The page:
It never ceases to amaze me how everyone thinks that personal boundaries disappear once you become pregnant. This state of affairs became abundantly clear to me when I was about 6 months along with FC, and there was a knock on the door. When I opened it, there stood my husband’s assistant – a 20-something with hands reeking of cigarettes – whose bloodshot eyes widened, staring at my belly. “Woah!” he yelped, and grabbed me as if he were measuring my fundal height.
And then there was the time (those of you who read Bottled Up know this one already) that my boss, in the middle of a company strategy meeting, asked me if I’d been toughening up my nipples yet to prepare for breastfeeding.
More good times.
Postpartum, they ask you about how your baby was born: did it come out of your vagina or did you have surgery where your organs were laying on a table a few feet away? They ask about your sleep schedules, how much weight you have lost, how you are feeding your baby…. it goes on and on.
So, Lindsay – I feel you. I feel you, because people felt me. And asked me. And it felt sickeningly intrusive.
Enjoy Lindsay’s story, and enjoy your weekend.
Happy Friday, fearless ones,
“A New Mom’s Interrogation”
“Are you nursing?” “How is breastfeeding going?” “Will you pump once you go back to work?” “How is she eating?”
In the first two weeks after Eloise was born I was flooded with questions like this. It shocked me how many people (many who were not close friends) asked me and my husband if I was breast feeding, because I had never asked a new mom any version of those questions. I had never thought to, I guess, and it just seemed kinda personal. After my experience I am so glad I have never asked a woman that question, and never will. So for everyone who wanted to know how breastfeeding is going: the relentless lump in my throat has just now started to disappear so I’m finally comfortable and confident to talk about my experience.
After a dramatic delivery, my little Eloise was exhausted! So much so that whenever I would try to nurse her, she would just fall asleep again. In the hospital, I had every nurse help me, and two lactation consultants. With the lactation consultants aggressively putting E’s face to me, she would try to eat, but my milk had not yet come in. The result – a screaming baby and an anxious momma.
I worried she wasn’t getting enough to eat, and sure enough, when it was time to check out of the hospital, E couldn’t leave yet, because her jaundice wasn’t improving and she’d lost a good bit of her birth weight. I was distraught. I failed my first test as a mother. I couldn’t even feed my own baby. A nurse came in and told me they’d have to give Eloise some formula. Of course I was fine with that. I just wanted her to be okay.
Fast forward to 5 days after E was born. Although my milk had come in, Eloise and I still could not get it right. She would scream or sleep at feeding time. So, bottle of formula it was. I kept trying to nurse, and she kept on screaming. Though there was milk, it just would not come out! I ended up getting such clogged ducts that it developed into mastitis. (That pain was as bad as the delivery.) I pumped every 2 hours for 20 minutes, just hoping to give E some breast milk. One of my breasts only produced blood, and as for the other one, for days nothing came out, and then when it did once, it wouldn’t again for another few days. I tried everything I read on the internet to help my supply, and talked to two more lactation consultants. Nothing seemed to work and my patience and sanity were wearing thin.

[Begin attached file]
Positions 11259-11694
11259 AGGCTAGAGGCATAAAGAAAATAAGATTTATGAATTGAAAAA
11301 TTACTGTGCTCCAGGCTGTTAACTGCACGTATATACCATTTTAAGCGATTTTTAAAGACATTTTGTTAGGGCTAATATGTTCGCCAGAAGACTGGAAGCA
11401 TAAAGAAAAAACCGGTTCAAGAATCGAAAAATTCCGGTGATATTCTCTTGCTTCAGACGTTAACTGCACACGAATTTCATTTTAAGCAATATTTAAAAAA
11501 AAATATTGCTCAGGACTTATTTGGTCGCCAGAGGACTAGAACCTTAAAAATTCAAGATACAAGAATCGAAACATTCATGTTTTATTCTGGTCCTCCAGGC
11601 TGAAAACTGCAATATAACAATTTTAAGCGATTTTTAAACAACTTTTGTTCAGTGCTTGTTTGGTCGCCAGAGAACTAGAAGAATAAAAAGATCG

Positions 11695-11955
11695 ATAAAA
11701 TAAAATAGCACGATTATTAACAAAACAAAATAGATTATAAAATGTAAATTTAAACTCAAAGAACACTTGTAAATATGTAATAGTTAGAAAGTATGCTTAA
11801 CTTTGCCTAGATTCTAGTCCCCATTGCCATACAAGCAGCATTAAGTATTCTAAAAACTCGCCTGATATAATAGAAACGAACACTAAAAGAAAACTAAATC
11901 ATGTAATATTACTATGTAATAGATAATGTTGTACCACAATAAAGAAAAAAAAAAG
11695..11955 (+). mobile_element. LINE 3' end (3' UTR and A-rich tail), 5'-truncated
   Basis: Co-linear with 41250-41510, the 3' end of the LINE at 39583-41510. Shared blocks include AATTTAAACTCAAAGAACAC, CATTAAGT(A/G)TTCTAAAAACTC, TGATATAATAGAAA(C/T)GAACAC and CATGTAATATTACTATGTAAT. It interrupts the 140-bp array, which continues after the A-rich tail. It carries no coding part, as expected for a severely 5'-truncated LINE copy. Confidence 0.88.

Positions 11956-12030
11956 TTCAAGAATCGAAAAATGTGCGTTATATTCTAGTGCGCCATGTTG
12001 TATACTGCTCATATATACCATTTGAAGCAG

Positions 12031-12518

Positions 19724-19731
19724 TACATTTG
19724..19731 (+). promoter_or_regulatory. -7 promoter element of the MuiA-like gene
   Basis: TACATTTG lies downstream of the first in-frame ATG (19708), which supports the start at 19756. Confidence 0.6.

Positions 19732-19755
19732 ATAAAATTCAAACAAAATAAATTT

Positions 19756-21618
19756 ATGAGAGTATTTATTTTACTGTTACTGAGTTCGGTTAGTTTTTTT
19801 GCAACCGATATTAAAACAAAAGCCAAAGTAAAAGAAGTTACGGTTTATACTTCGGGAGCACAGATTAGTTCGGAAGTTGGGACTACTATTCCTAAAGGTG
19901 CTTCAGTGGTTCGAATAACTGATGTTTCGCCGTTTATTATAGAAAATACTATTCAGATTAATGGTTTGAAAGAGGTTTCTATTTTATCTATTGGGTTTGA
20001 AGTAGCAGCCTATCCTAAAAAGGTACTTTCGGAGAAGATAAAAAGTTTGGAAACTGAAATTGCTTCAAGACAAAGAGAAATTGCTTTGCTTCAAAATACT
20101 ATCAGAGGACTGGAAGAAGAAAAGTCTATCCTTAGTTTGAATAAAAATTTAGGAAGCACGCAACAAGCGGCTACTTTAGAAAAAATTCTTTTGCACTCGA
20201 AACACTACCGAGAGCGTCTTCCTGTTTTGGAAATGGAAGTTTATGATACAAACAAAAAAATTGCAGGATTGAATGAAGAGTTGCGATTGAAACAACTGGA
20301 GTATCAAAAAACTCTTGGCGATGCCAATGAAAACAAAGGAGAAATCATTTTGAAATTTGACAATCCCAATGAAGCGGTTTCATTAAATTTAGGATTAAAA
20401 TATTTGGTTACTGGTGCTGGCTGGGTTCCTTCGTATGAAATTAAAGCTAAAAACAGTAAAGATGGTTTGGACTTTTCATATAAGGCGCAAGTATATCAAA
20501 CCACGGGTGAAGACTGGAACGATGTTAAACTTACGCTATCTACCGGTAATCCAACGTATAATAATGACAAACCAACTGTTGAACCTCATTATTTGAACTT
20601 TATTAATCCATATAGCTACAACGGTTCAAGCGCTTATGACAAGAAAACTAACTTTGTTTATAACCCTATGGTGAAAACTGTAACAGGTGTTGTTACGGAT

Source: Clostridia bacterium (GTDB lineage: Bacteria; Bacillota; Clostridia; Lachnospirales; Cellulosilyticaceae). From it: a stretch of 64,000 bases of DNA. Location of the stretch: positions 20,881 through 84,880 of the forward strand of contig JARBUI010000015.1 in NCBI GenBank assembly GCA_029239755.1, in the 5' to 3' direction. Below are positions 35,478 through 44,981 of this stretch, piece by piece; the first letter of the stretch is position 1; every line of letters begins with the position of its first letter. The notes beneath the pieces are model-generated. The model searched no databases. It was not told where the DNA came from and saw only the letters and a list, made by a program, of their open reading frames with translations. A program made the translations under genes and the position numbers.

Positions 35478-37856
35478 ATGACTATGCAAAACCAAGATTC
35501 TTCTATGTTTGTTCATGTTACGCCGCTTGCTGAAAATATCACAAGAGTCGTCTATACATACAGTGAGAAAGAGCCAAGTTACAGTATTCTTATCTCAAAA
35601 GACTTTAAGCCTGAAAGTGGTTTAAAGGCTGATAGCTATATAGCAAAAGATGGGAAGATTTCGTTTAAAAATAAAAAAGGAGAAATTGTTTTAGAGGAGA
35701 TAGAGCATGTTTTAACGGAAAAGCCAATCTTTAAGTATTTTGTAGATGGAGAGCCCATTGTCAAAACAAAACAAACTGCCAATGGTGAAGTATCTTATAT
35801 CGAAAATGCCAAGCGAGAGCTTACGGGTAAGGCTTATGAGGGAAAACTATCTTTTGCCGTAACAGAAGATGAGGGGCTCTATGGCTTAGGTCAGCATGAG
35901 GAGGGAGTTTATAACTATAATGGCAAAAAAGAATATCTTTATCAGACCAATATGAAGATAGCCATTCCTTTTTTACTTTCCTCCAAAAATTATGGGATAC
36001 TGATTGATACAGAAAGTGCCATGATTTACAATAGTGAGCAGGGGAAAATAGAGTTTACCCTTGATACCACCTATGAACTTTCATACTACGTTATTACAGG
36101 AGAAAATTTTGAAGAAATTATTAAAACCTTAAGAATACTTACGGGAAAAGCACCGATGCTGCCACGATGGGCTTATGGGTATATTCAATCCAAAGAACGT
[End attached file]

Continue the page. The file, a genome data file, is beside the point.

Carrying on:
The lowest moments were when E was crying in her bassinet and I could do nothing for her, because I was attached to that damn pump. At a follow-up appointment for my mastitis my doctor noticed that a few of the clogs hadn’t disappeared. There were still three large knots in my breasts*. The emptiness and fear I felt going to get that ultrasound was unlike any other feeling I’ve had. I decided then to stop pumping. Call me selfish, but I wanted to hold, comfort, and cuddle my baby. Rather than the constant up and down of whether or not I was able to produce milk; I wanted to have control (at least a little bit) over my emotions. In the first few weeks of E’s life I thought more about my breasts than my baby. I hate that.
I hated myself for not being able to feed my baby. I doubted my capability as a mother asking myself constantly what was wrong with me. I had more than one nightmare about CPS taking Eloise from me because I wasn’t nursing. In fact, I was so brainwashed by society and the hospital that I actually thought our pediatrician wouldn’t even see Eloise because she was formula fed. And each time someone asked how Eloise was being fed, or how breastfeeding was going, I had to hold back tears.
Now that Eloise is almost 3 months old I am feeling like more and more like myself. I stopped justifying why she is formula fed, or explaining to people how it didn’t work for us. It bothers me, still, that people ask how my daughter is being fed – because, does it really matter? She is eating, she is thriving, she is happy. I certainly could have kept trying to pump, but in the end, I made a choice to spend that time with Eloise, and to have my sanity. And I am a better mother and wife for it.
So if someone asks how breast feeding is going, I can say without tears, that Eloise loves her food and I’m a happy momma. Isn’t that what really matters anyway?
*The radiologist could not read my ultrasound to determine if the lumps were a concern due to lactating. For now, we just wait to see if the lumps go away, and my doctor thinks they will in time. I am hopeful.
Feel like sharing your story? Email me at firstname.lastname@example.org. I promise I won’t grab your belly with nicotine-stained fingers.